OULDI-JISC Partner meeting

Thank you to Ruth Brown for hosting our project partners meeting at London South Bank this month. The next meeting is scheduled in June and will be hosted by Amyas at Cambridge. The picture is of us all squeezing into the lift on our way to lunch!

The meeting began with an update on partner activities since we last met up.

Brunel University has made significant progress in terms of embedding learning design processes and support for design. They have been engaged in developing a suite of learning design resources where each item in the tool kit has been evaluated by Dr Julia Stephenson and trialled with staff teams. In addition, four of the programme development teams that participated in the ‘Tools for Change’ learning design workshop last year are being followed up. There are several examples of continued interest in aspects of learning design from these groups such as one team (who were perhaps more ambivalent about learning design on the day of the workshop) requesting a workshop on reflection and another asking for support on formulating a design strategy. The Brunel team are close to completing their interventions and moving to the data analysis stage.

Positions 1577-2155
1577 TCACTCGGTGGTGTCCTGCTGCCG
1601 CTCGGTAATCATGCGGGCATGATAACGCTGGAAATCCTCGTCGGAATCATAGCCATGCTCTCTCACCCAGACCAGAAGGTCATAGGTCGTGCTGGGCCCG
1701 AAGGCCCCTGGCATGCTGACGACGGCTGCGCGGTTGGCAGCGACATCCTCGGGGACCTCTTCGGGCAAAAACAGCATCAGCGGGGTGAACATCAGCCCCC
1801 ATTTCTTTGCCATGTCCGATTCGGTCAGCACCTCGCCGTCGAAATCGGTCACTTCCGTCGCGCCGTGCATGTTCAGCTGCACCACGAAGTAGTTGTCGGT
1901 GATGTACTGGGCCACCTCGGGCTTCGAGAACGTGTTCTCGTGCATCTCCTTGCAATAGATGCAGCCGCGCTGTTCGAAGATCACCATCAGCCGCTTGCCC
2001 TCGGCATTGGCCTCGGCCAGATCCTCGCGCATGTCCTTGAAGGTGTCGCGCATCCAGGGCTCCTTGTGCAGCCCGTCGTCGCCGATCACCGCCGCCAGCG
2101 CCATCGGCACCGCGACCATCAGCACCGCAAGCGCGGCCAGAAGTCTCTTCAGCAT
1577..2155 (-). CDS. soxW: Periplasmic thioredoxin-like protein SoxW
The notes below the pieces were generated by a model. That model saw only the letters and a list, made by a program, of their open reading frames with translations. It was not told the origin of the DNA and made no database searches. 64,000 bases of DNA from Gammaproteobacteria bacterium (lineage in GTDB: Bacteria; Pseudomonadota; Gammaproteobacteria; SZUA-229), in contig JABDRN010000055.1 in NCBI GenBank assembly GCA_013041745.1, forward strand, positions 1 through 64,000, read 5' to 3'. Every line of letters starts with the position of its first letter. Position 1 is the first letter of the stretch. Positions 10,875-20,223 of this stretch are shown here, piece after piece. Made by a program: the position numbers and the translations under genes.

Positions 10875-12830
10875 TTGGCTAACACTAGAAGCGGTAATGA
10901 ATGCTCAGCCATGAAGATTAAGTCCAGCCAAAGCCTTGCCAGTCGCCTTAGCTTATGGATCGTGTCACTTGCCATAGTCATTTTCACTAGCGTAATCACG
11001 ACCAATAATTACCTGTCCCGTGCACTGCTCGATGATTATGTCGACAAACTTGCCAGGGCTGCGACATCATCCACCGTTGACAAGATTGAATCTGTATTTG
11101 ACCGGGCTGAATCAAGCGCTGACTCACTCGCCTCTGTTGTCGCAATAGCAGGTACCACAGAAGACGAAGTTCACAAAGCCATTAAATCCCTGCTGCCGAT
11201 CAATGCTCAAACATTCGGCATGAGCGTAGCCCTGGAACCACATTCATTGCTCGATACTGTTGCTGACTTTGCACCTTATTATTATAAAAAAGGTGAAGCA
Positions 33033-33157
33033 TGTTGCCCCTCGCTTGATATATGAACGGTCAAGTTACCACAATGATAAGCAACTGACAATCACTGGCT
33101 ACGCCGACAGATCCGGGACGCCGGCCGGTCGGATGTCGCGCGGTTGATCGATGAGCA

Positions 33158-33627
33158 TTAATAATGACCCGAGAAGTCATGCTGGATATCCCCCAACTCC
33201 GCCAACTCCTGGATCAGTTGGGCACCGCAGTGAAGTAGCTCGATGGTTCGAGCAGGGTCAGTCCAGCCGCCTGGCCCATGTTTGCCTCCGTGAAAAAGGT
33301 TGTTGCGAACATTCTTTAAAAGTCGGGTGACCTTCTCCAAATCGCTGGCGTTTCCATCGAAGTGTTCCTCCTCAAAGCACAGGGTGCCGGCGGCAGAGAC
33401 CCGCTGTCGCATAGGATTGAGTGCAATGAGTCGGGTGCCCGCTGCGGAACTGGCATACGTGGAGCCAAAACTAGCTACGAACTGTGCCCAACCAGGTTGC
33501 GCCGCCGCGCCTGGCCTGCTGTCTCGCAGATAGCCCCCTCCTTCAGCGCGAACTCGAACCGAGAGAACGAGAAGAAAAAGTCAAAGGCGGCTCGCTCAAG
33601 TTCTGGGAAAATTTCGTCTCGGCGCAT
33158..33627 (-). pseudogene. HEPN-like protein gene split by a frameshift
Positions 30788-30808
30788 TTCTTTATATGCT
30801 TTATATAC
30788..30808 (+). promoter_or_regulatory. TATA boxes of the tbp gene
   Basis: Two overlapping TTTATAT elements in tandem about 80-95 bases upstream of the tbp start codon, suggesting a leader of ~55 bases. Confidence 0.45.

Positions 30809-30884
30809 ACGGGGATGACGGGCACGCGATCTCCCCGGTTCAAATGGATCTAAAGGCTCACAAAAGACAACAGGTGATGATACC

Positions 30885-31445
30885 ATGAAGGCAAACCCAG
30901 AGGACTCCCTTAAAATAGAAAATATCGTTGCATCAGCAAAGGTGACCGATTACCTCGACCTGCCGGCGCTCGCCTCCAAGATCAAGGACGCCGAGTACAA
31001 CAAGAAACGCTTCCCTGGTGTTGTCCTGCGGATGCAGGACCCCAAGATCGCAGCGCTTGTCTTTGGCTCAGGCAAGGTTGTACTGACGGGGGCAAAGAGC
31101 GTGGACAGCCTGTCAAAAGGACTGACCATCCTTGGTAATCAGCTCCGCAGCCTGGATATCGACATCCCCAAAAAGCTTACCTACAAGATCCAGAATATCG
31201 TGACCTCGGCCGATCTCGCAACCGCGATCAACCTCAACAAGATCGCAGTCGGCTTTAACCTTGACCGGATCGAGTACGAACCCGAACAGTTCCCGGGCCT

The Reading University led OULDI pilots are also reporting strong progress and have started consolidating and analysing data gathered over the last 18 months with a view to completing reporting by Easter. Five academic staff are participating in the case studies trialling learning design tools. Whilst engagement has been varied, examples of benefit are emerging. These examples have been shared on Cloudworks and/or the university intranet (see for example ‘Using CompendiumLD for Course Design at Reading University’ and ‘A Video Diary of Curriculum Design’)We discussed factors which encouraged academics to publically share their design processes and various ideas were put forward including the benefit to raising staff profile, offering ‘time’ to think about course development, and the incentive on offer in this case to the individual (a contribution to their personal training budget).  We also considered the rich data capture methods used at Reading (for example video diaries and recorded semi-structured interviews). For example, we discussed how far the data capture method impacted on the design process itself -the video diaries in particular seemed to provide an opportunity for critical reflection and articulation of the design process at key points that may well in themselves have had a positive impact on the design outputs. The Reading academic who kept video diaries of his design process has been asked to participate in a JISC led Elluminate session on using video for evaluation purposes in early March, and it is hoped this session will provide further opportunities to explore the issues around the impact of the method and analysis of rich data more generally.